TUCSON, Ariz. (KGUN) — We have came a long way, though many will say there's still a long way too go.
Today marks the 50th anniversary of Title IX, the law that evened the playing field for women in sports.
At a panel on the University of Arizona campus Thursday, June 23, five former Wildcat athletes shared how 37 words, signed into law in 1972, granted equality to women in college sports.
"I was playing with women who wanted to play baseball when they were little but told no," said Arizona All-American and ESPN softball analyst Jenny Dalton-Hill.
And for Arizona Sports Hall of Fame inductee Kathy Krucker, who played sports before Title IX, today is a day to be celebrated.
"It was disappointing that we didn't get to take competition to the national level," said the former Arizona swimmer, volleyball player and softball player. "We just didn't know what we didn't have."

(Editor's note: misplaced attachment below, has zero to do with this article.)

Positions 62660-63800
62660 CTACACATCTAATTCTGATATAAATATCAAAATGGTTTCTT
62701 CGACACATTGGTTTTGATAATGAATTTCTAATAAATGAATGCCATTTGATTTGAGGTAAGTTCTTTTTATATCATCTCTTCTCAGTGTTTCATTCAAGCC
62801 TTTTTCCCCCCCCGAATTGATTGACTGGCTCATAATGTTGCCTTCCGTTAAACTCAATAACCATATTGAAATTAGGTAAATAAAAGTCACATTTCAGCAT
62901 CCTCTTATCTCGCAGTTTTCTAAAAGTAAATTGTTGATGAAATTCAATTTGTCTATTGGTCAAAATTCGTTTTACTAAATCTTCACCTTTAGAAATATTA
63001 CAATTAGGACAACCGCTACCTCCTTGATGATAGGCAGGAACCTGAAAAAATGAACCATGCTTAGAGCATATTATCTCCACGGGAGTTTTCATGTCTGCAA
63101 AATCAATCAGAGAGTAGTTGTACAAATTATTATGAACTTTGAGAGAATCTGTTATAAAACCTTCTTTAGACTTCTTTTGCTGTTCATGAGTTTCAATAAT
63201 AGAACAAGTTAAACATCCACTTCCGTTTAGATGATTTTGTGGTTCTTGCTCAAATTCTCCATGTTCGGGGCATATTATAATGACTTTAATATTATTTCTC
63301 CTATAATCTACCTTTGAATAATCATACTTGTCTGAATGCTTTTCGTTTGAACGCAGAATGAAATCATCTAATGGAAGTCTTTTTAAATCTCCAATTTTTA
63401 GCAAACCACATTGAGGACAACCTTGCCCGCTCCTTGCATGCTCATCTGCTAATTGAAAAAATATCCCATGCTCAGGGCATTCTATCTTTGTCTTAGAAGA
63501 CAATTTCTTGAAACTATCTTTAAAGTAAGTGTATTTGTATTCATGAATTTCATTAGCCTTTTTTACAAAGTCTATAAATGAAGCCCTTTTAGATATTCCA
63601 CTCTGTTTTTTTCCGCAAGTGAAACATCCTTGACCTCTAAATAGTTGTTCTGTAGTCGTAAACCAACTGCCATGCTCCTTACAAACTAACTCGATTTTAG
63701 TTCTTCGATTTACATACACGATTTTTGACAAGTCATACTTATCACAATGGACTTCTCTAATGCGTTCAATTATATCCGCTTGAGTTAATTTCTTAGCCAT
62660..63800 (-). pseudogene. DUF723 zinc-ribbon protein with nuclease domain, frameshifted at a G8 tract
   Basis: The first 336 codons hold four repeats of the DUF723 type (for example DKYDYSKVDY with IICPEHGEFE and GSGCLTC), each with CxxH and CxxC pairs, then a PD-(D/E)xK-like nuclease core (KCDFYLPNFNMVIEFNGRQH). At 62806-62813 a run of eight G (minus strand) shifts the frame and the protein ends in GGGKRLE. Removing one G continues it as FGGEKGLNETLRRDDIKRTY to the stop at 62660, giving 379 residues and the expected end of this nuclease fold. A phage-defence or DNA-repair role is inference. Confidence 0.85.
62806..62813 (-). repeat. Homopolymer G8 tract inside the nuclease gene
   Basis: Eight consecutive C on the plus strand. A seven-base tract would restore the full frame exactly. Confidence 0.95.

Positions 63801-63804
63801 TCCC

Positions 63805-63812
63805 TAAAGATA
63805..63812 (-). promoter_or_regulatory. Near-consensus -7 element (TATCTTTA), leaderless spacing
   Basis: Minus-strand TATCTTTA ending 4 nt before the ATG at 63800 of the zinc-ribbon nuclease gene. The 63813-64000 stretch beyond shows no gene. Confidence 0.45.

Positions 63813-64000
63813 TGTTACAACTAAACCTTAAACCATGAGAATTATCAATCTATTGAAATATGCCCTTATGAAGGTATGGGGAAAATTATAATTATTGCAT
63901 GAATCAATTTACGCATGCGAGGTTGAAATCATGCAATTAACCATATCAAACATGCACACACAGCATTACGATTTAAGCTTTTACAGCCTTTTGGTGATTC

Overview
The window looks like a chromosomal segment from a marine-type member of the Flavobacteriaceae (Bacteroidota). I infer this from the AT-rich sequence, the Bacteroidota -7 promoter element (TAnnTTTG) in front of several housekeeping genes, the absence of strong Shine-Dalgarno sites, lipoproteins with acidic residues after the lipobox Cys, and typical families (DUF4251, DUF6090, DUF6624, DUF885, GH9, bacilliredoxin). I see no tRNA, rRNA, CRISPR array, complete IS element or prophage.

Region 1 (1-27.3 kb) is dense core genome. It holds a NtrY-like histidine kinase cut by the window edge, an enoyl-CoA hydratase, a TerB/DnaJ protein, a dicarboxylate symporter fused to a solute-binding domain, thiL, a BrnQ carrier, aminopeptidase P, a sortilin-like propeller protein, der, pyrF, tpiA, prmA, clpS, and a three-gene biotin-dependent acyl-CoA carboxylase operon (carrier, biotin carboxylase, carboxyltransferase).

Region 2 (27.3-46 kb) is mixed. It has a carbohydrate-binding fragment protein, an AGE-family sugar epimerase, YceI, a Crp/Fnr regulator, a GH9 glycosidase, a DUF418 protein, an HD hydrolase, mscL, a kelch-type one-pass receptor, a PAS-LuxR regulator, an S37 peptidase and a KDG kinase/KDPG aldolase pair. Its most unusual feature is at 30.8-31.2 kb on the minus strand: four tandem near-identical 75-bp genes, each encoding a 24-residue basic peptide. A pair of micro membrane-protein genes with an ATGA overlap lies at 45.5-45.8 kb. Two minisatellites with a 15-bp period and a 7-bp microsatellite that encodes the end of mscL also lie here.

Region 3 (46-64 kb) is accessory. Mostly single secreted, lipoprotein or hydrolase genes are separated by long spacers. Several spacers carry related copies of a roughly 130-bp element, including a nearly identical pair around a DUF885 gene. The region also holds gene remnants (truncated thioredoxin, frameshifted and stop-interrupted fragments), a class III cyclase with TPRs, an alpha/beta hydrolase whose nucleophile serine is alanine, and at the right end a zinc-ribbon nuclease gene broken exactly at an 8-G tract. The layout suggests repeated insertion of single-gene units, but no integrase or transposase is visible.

And while we've come a long way, there's still work that needs to be done.
"As an assistant coach I was making 11 thousand dollars and it didn't cover childcare to coach to do my job, so it wasn't the matter of if I wanted to coach, I couldn't coach," said Hill.
Arizona Women's Basketball Coach, who also played for the Wildcats from 1994–1998 and was name Pac-10 player of the year in 1997-98 said, "I hope that in 50 years my daughter can make as much as her male counterpart."
But until that day comes, Title IX has provided 50 years of steps in the right direction.
"If it wasn't for their sacrifices and them pushing to still play and finding ways, we wouldn't be doing what were doing today," said Barnes.
Heidi Alagha is an anchor and reporter for KGUN 9. Heidi spent 5 years as the morning anchor in Waco where she was named the best anchor team by the Texas Associated Press. Share your story ideas and important issues with Heidi by emailing firstname.lastname@example.org or by connecting on Facebook, Instagram, and Twitter.